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UVic Top 10 of 2022

What a year it’s been for UVic students, staff and researchers! In the tradition of UVic’s annual Top 10 newsmakers list, this year we celebrate 10 great stories of the year in four new categories.

This year, we highlight UVic's Top 10:

Even with new categories, there are countless stories, partnerships, videos and podcasts we could include in our lists—some of which appeared in past years’ lists, and others we’ll hear more about in future years. But as we clear out 2022 and jump into 2023, let’s celebrate and recognize each other’s great work together.

A kelp forest underwater.
UVic researchers are monitoring the effects of climate change on ocean ecosystems. Photo: Caitlin Best

Top 10 videos & podcasts

1. Taapwaywin, truth before reconciliation

A new podcast series hosted by Ry Moran on truth before reconciliation features deep conversations and analysis with Survivors, Elders, Knowledge Keepers and others. Taapwaywin calls on all of us to listen with our hearts as well as our minds.

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2. Oceans - solutions for climate change

With the Pacific Ocean at their doorstep, UVic researchers have a unique opportunity to investigate and protect our precious waters. They are documenting important issues—such as climate change—and working alongside partners to offer innovative solutions.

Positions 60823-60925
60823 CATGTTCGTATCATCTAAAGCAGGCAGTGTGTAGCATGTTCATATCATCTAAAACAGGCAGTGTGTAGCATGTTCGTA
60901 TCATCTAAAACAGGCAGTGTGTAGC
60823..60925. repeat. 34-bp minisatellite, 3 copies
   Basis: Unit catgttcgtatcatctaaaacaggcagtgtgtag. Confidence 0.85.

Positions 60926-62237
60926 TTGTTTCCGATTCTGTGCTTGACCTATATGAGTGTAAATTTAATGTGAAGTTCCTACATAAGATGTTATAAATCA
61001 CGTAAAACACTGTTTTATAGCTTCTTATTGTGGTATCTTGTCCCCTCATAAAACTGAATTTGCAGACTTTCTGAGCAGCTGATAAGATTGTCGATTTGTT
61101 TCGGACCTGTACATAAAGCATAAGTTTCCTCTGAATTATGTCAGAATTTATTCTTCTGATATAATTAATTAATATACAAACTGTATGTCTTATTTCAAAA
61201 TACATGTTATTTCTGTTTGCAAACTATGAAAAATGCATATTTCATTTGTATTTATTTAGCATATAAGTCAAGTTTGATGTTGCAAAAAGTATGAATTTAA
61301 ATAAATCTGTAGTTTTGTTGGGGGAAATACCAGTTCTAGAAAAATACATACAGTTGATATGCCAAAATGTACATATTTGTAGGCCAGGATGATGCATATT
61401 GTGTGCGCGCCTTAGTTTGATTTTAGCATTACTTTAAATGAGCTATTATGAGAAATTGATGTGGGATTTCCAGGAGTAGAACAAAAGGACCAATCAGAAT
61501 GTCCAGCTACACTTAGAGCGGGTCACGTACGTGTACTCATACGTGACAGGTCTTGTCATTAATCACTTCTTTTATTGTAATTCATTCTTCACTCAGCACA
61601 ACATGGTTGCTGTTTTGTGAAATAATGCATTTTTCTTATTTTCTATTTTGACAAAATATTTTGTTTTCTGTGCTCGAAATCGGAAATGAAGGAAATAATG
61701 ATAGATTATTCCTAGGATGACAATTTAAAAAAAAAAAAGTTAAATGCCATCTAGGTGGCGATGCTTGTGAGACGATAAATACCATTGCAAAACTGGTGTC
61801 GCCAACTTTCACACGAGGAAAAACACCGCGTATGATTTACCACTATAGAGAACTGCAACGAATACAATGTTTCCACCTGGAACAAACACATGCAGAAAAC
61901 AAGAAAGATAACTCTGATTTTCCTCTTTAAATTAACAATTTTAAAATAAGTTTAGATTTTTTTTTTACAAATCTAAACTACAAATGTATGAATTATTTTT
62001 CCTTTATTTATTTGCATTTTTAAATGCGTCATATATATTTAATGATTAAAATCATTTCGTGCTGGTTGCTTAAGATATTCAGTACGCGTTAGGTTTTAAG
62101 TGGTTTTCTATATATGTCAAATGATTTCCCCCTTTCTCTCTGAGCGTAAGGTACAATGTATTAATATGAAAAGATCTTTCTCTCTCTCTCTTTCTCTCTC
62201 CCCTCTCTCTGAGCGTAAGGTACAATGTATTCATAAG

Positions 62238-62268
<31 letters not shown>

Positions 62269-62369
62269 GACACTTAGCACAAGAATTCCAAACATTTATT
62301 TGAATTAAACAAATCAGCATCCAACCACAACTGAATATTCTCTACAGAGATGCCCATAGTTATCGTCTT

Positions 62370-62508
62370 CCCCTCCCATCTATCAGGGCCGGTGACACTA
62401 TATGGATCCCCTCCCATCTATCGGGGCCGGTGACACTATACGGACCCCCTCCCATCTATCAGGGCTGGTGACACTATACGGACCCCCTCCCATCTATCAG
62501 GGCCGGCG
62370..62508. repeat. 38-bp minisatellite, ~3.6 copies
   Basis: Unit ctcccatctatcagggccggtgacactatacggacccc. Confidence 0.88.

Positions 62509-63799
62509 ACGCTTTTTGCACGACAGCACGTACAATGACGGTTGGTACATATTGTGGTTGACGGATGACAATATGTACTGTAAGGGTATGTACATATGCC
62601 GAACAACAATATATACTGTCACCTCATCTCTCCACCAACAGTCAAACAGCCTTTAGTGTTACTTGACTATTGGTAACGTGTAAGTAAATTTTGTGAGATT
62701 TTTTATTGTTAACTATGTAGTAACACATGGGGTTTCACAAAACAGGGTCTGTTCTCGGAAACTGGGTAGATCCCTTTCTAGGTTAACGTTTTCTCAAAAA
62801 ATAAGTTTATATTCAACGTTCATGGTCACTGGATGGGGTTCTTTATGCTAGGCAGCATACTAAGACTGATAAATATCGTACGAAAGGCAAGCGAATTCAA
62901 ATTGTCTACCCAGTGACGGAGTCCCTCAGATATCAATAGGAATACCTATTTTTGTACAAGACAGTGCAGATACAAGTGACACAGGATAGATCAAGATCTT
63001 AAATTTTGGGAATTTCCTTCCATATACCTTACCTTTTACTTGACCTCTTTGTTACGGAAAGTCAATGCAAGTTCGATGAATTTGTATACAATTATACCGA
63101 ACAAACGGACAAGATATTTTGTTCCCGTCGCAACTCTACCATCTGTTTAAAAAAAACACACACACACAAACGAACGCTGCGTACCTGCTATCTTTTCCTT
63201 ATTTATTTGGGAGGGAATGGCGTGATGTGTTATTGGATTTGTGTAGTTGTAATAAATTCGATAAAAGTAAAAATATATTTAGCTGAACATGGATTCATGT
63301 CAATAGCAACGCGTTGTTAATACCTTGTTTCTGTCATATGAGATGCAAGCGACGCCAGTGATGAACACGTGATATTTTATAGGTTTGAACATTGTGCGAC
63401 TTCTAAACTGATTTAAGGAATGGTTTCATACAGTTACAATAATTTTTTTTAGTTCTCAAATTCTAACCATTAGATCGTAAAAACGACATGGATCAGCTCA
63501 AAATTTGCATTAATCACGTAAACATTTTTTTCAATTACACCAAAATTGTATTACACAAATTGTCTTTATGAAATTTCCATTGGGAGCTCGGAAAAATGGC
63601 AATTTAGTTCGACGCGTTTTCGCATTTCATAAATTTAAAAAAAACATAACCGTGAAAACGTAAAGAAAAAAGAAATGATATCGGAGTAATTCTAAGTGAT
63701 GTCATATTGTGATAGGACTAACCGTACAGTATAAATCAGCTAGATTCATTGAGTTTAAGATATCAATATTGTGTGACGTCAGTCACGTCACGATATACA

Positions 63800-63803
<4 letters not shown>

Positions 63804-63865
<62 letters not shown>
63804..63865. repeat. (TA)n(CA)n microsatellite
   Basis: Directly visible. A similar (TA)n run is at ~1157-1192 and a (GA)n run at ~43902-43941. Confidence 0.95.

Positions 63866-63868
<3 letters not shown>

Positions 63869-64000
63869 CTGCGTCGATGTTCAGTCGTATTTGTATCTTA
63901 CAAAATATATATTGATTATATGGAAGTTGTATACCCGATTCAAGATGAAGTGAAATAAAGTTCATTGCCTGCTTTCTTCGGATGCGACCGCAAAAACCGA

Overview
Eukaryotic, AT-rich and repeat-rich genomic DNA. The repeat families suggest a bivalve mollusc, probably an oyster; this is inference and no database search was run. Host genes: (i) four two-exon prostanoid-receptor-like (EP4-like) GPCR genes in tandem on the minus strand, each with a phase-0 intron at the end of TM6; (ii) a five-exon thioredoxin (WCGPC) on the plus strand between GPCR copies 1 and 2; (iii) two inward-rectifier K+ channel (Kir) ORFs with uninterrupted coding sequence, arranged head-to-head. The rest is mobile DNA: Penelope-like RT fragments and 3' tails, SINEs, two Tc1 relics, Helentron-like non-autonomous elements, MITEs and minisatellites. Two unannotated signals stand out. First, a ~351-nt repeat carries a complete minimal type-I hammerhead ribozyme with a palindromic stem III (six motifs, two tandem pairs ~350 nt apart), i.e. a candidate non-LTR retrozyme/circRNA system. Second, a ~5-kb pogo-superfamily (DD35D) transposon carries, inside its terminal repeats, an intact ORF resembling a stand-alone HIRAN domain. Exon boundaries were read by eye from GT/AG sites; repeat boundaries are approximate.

Watch the video

3. New role focuses on decolonizing psychological approaches

UVic is grateful to the family of Chief Mungo Martin, the world-renowned Kwakwaka’wakw artist, for the honour of the title of the Chief Mungo Martin Research Chair in Indigenous Mental Health. The inaugural position is held by Emily A.P. Haigh with funding from a $1.5M gift by alumnus Bruce McKean.

Watch the video

4. New podcast aims to break the stigma of dementia

Call to Mind is a 4-part podcast series—and  2022 Webby Award honoree—hosted by nursing professor Debra Sheets in the form of audio diaries made with people with memory loss and their families.

5. UVic grads have a message for all new students

Live in the moment, enjoy your journey and embrace the UVic campus. These are some of the messages of welcome and advice from a few of our 2022 grads to all incoming students.

6. Checking your personal bias

Psychology professor Paweena Sukhawathanaku shares 5 tips on checking your bias and ways to create an environment that is more welcoming, inclusive and diverse.

7. Getting to know your brain

That Neuroscience Guy is a podcast hosted by Olav Krigolson about the neuroscience of everyday life. In a short UVic video—5 tips for better brain health—Krigolson talks about the impact of stress and anxiety on the brain.

8. UVic's economic impact in BC